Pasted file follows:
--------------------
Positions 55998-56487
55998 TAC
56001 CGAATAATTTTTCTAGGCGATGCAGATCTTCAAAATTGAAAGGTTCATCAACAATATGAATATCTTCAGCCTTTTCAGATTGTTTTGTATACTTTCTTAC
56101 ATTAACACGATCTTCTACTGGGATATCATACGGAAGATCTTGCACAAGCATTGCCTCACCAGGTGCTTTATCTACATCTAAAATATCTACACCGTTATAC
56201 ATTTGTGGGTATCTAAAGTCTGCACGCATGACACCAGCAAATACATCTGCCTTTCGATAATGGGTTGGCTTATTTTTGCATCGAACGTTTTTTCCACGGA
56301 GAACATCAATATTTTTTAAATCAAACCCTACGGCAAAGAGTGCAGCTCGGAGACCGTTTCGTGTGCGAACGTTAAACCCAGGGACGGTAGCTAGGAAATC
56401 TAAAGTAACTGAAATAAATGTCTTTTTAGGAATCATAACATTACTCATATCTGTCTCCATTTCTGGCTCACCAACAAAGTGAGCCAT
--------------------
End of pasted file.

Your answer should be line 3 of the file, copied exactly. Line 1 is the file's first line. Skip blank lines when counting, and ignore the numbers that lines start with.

56001 CGAATAATTTTTCTAGGCGATGCAGATCTTCAAAATTGAAAGGTTCATCAACAATATGAATATCTTCAGCCTTTTCAGATTGTTTTGTATACTTTCTTAC